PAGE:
The most essential of freedoms?


Autocrats and populists have undermined the very notion of an accepted fact-based truth which lives above politics. So how do we calibrate freedom in this context? If we have the freedom to offend, where do we draw the line? The BBC asks.

“Without facts, you can’t have truth. Without truth, you can’t have trust. Without these three, we have no shared reality. You cannot have democracy,” notes Nobel Laureate Maria Ressa, whose new book is called “How To Stand Up To A Dictator.”

“No human endeavor requires freedom as much as creativity does,” says best-selling Nigerian feminist writer Chimamanda Ngozi Adichie. In the latest of the BBC’s prestigious Reith Lectures, she argues that freedom of speech is under attack.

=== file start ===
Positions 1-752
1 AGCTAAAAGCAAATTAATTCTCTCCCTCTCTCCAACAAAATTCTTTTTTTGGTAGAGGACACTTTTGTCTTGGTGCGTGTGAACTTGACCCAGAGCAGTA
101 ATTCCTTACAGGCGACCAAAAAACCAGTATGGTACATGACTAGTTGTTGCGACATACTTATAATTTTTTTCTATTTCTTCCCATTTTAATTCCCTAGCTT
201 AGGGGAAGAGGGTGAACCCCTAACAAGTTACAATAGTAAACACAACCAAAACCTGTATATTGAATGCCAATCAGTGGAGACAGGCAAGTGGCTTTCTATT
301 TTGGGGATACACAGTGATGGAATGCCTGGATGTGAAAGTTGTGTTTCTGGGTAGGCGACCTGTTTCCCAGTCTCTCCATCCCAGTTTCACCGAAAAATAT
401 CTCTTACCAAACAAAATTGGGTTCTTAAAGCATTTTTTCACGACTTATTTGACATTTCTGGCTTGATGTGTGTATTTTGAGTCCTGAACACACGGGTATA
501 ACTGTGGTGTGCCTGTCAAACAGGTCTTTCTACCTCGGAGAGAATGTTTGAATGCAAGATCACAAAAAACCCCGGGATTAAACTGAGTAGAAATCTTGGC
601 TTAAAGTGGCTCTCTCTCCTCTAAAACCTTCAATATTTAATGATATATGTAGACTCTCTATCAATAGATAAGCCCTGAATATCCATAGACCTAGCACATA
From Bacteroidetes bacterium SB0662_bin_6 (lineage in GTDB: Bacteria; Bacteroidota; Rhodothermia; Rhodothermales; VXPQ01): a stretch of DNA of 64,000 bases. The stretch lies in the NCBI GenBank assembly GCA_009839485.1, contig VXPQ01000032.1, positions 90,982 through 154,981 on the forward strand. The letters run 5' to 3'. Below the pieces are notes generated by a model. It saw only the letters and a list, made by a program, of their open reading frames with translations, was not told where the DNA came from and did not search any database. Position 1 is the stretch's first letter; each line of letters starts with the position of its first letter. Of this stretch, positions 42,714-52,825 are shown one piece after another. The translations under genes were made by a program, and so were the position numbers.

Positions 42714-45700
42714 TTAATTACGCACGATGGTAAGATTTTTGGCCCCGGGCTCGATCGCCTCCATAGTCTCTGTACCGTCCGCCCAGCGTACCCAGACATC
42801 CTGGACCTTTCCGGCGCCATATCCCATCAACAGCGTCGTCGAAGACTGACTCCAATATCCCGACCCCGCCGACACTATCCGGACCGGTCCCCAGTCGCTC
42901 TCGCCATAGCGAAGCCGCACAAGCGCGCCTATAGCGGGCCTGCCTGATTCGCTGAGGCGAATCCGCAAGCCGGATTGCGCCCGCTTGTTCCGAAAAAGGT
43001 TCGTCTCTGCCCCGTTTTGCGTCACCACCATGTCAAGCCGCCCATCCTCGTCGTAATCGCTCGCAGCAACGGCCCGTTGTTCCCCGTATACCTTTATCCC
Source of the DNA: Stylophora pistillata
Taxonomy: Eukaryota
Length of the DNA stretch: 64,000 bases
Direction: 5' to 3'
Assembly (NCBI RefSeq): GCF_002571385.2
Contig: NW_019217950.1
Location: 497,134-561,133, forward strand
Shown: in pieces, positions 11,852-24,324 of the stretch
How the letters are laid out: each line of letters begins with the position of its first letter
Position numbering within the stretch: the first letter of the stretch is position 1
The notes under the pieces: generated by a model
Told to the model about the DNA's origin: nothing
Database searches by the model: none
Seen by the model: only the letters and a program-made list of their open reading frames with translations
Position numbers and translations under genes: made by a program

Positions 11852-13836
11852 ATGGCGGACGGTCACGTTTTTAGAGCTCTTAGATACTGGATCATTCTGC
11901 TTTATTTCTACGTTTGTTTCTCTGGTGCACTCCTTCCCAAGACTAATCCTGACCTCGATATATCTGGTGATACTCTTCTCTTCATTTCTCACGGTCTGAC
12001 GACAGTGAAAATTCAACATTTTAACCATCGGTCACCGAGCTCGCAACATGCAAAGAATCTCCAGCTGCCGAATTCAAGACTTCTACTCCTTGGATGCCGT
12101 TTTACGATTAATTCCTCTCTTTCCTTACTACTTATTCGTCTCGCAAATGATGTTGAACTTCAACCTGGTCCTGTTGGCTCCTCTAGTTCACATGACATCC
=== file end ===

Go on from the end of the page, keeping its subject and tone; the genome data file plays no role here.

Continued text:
The year’s series was inspired by President Franklin D Roosevelt’s four freedoms speech of 1941 and asks what this terrain means now? It features four different lecturers. In addition to Chimamanda, the other lectures feature: Freedom of Worship by Rowan Williams; Freedom from Want by Darren McGarvey; Freedom from Fear by Fiona Hill.

Listen on Apple Podcasts.

Print Friendly, PDF & Email